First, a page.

Margaret Whitley, Montessori Consultant

Margaret Whitley, BA, AMI, MFA, is a speaker, writer, consultant, and lifelong learner.  After completing her teacher training in Italy, she spent more than 35 years in Montessori education, including teaching all levels of elementary and establishing the first Montessori middle school in Canada in 1988.  She embraced many other roles in Montessori leadership including head of school, teacher trainer and the Canadian Council of Montessori Administrators Director of School Accreditation.  Guided by her belief that all humans have incredible potential, she continues highlighting education that supports and celebrates each community and individual’s uniqueness.


“The teacher, when she begins to work in our schools, must have a kind of faith that the child will reveal himself through work.”

-Dr. Maria Montessori, The Absorbent Mind

No other year in my life was as intense as September 1985 to June 1986, neither of my children’s first year of life nor my first year of teaching or even my first year as head of school. My post-graduate Montessori teacher training in Italy transformed me by regularly upending conventional beliefs about children and education that continues to this day.

Accredited teacher training requires rethinking a teacher’s (or guide’s) role while consuming large amounts of philosophy and specific methodology. The Montessori method demands deep faith in a child’s potential and inner drive to learn. It requires letting go of the adult perspective that we need to do much more for children. To not do things they can do for themselves and deprive them of learning and personal sense of accomplishment. The training regularly reminds educators that children of all ages actively learn every moment and our work ideally involves releasing them from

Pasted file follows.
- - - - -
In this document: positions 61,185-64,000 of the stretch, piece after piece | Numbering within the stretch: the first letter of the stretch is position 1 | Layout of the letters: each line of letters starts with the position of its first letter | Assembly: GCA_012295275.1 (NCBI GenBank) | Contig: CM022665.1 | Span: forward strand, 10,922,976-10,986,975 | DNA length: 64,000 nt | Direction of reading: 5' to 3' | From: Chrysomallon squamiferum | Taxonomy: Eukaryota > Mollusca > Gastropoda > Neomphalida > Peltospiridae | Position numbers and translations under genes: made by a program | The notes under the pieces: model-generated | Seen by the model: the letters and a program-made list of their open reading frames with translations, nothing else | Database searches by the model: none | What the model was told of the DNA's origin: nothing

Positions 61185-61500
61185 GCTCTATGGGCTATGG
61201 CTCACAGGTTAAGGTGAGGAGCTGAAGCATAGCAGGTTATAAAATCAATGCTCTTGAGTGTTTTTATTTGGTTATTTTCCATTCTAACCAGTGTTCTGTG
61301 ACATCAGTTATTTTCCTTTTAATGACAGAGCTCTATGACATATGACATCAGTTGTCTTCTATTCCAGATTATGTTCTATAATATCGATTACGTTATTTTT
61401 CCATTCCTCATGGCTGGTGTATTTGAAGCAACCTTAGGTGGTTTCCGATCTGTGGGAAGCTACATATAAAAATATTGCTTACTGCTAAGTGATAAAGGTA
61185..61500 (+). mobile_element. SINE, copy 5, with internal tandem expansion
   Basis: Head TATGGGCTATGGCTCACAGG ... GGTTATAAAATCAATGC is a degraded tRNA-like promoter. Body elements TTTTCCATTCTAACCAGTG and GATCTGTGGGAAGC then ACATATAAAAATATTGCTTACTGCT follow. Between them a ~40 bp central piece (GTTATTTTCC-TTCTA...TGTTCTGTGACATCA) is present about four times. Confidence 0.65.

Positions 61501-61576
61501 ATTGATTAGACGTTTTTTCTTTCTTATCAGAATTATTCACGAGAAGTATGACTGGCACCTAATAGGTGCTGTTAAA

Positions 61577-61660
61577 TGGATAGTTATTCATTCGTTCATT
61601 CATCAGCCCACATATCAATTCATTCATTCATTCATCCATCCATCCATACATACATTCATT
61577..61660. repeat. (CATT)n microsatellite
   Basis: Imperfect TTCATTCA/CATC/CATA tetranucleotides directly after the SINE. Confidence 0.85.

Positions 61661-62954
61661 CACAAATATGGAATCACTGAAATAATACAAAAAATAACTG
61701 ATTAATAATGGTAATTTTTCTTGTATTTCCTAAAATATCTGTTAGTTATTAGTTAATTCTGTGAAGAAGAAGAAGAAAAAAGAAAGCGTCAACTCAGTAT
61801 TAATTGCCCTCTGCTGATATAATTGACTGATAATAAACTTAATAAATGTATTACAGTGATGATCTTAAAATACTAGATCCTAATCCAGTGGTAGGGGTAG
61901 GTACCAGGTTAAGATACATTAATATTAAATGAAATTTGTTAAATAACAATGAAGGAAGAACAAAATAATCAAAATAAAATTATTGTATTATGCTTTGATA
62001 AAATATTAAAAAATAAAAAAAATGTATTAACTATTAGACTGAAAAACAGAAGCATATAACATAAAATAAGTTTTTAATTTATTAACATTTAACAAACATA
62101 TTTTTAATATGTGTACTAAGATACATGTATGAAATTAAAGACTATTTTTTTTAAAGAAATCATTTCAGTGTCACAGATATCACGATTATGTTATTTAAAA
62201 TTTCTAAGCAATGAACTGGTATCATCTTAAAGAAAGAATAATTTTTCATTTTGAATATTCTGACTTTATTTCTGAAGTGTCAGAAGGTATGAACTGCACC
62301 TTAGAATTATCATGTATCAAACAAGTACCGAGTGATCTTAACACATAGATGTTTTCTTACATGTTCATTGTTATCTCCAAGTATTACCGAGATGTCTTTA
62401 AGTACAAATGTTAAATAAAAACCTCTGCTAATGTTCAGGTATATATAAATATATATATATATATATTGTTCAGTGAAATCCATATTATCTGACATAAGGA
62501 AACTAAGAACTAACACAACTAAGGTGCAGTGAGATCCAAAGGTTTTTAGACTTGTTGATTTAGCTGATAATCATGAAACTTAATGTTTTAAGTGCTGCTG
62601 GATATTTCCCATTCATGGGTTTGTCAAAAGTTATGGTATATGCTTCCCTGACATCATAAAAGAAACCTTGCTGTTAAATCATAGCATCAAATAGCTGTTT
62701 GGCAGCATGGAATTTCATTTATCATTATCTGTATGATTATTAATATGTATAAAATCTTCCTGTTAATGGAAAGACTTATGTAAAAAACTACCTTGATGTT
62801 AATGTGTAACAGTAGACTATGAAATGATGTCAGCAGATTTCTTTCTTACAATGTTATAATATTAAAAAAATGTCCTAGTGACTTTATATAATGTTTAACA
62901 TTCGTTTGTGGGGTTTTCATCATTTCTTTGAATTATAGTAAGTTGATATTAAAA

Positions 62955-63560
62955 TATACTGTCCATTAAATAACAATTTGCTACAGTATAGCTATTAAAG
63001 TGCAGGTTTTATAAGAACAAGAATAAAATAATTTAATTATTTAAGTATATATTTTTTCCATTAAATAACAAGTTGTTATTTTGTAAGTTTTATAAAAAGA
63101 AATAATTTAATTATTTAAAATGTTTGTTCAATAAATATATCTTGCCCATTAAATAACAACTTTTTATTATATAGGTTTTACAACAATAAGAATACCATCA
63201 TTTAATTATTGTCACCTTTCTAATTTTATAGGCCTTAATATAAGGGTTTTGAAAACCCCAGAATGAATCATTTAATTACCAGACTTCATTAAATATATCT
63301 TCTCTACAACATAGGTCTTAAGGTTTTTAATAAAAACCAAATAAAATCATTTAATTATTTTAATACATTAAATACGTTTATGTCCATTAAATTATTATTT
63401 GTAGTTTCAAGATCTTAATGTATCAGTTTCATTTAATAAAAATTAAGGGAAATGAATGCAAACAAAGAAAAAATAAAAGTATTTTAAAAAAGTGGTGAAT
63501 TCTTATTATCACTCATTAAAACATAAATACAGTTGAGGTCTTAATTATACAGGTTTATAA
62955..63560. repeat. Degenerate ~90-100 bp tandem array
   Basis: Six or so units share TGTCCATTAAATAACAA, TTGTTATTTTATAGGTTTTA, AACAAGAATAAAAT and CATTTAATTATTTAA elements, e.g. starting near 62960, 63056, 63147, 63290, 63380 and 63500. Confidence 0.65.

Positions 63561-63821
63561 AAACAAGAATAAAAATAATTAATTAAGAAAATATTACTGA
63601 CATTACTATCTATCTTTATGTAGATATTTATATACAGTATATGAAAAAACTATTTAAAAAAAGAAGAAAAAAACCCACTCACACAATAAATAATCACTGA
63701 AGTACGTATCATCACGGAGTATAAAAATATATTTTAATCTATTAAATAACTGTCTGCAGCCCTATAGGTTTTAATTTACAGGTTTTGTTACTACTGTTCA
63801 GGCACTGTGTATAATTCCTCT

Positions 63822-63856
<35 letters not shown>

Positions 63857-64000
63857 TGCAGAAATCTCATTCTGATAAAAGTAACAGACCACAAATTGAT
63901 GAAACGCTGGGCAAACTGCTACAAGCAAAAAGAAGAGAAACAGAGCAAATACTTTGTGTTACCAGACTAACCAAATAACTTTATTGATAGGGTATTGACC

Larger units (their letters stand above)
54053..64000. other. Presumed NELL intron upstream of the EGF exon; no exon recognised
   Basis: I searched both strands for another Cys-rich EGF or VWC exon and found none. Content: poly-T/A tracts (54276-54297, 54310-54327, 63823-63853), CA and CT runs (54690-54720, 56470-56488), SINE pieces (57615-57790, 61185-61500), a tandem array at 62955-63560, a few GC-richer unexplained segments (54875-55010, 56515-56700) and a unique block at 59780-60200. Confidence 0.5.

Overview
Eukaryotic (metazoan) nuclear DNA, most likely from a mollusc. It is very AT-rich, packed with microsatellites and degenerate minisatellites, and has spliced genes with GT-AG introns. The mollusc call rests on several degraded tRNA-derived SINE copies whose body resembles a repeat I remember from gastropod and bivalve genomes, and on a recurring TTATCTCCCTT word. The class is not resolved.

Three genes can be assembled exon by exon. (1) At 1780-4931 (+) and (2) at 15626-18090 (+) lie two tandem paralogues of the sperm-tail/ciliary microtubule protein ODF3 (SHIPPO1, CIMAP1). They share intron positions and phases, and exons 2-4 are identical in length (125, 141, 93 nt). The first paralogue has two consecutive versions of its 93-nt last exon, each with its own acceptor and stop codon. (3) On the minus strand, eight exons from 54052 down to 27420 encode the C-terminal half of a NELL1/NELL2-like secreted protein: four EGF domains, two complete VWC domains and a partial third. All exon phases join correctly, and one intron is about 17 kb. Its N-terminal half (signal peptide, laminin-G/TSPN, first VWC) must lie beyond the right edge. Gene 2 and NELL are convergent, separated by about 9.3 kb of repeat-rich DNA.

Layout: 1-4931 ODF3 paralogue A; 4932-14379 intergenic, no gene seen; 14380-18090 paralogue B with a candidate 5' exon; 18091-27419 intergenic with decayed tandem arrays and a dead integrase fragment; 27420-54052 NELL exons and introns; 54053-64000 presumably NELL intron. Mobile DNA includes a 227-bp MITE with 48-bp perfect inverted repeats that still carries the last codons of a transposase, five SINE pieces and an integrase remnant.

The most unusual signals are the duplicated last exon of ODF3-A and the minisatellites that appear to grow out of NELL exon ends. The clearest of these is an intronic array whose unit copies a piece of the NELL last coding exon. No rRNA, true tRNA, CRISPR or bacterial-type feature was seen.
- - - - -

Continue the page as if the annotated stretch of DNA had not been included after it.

unnecessary adult dependencies.

The training emphasizes the importance of preparation of the classroom environment as a condition for learning. Planning it carefully to meet the needs of each age group of children is what leads to independence, organization, harmony, and community.

To do this work, the teacher also develops sophisticated observation skills to know what a child or group of children needs at any point in time. Any quality Montessori teacher training program requires hours of practice observing children and classrooms to determine patterns and also to recognize what each child needs at any single moment in the environment.

Montessori teacher training also dedicates hundreds of hours to mastery of the specific, sophisticated material that introduces children to concepts like literacy, numeracy and in-depth cultural knowledge. Not only does the teacher trainee develop a deep understanding of the use and purpose of each of the learning materials but also an understanding of their underlying aims for the long term. For example, a beautiful wooden three-dimensional puzzle made up of 27 cubes assists the education of the senses for a four-year-old but much later reveals an understanding of the
algebraic cube of the trinomial.

Training reveals to the teacher that many of the concepts offered to the child are cumulative, creating awareness and understanding over time, including the collective stories of humans and the living and non-living worlds’ diversity and commonality. In elementary and middle school, celebration of individual uniqueness in collaboration is regularly explored and imbued into everything using the students’ natural inclination toward imagination and topics of morality.